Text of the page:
BACKGROUND: Available research has suggested that affiliation with prosocial peers reduces child and adolescent antisocial behavior. However, the etiologic mechanisms driving this association remain unclear. The current study sought to evaluate whether this association takes the form of a gene-environment interaction (G × E) in which prosocial peer affiliation acts to reduce the consequences of genetic risk for non-aggressive antisocial behavior during childhood.
METHOD: Our sample consisted of 500 twin pairs aged 6-10 years from the Michigan State University Twin Registry (MSUTR).
RESULTS: The results robustly support moderation by prosocial peer affiliation. Genetic influences on non-aggressive antisocial behavior were observed to be several times larger in those with lower levels of prosocial peer affiliation than in those with higher levels of prosocial peer affiliation. This pattern of results persisted even after controlling for gene-environment correlations and deviant peer affiliation, and when restricting our analyses to those twins who shared all or nearly all of their friends.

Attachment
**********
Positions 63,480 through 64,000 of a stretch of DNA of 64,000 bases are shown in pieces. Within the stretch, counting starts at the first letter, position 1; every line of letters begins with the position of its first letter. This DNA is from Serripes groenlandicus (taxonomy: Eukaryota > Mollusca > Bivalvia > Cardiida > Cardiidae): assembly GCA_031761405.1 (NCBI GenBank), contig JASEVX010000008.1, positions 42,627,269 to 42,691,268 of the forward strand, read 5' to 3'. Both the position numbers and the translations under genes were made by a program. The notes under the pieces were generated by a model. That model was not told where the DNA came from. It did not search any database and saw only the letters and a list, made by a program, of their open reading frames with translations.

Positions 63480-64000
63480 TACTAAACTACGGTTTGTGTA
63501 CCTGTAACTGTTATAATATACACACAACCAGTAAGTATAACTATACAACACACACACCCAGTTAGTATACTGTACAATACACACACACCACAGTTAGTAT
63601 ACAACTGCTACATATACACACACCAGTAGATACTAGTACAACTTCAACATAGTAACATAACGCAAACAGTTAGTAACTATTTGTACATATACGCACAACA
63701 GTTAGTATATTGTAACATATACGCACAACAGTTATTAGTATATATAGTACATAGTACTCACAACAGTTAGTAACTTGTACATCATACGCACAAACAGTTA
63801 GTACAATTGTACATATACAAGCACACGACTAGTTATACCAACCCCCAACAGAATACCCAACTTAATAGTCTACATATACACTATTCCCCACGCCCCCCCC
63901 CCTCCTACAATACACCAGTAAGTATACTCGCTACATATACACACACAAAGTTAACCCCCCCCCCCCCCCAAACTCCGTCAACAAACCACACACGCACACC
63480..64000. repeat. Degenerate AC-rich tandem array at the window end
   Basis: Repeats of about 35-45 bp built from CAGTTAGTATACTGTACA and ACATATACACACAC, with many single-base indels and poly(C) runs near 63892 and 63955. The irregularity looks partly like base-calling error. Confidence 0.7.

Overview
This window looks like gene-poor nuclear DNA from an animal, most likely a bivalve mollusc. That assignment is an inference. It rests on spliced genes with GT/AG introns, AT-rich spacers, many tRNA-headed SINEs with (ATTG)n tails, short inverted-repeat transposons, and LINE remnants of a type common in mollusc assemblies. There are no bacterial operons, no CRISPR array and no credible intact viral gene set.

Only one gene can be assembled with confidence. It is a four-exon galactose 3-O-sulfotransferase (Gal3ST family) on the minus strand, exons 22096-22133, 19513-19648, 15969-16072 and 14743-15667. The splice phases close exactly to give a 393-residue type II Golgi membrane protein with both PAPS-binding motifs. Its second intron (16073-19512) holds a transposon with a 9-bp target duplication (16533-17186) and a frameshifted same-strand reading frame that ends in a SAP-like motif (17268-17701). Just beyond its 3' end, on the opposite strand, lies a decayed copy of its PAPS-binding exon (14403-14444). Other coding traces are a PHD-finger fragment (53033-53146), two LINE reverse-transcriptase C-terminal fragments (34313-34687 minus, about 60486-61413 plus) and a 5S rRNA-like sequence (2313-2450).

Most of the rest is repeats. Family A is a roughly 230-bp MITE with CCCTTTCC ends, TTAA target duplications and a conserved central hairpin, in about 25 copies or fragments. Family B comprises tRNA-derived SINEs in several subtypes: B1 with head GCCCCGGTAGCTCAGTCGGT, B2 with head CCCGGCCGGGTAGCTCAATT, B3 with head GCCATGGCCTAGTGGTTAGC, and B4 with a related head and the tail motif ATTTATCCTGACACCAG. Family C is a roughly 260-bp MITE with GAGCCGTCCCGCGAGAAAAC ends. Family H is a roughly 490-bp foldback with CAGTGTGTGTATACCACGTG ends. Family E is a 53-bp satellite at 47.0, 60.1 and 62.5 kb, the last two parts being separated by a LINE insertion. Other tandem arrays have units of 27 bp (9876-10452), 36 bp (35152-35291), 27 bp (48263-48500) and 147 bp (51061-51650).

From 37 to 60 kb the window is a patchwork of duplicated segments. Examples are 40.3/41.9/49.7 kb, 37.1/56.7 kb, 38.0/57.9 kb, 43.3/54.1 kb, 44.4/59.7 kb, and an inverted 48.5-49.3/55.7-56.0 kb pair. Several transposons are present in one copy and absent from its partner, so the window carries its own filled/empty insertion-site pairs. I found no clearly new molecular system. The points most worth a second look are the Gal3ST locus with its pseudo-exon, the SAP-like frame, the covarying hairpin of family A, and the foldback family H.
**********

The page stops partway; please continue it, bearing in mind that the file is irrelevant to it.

CONCLUSIONS: Such findings not only suggest that prosocial peer affiliation moderates genetic influences on non-aggressive antisocial behaviors during childhood but also provide support for the theoretical notion that protective environmental experiences may exert their influence by promoting resilience to genetic risk.
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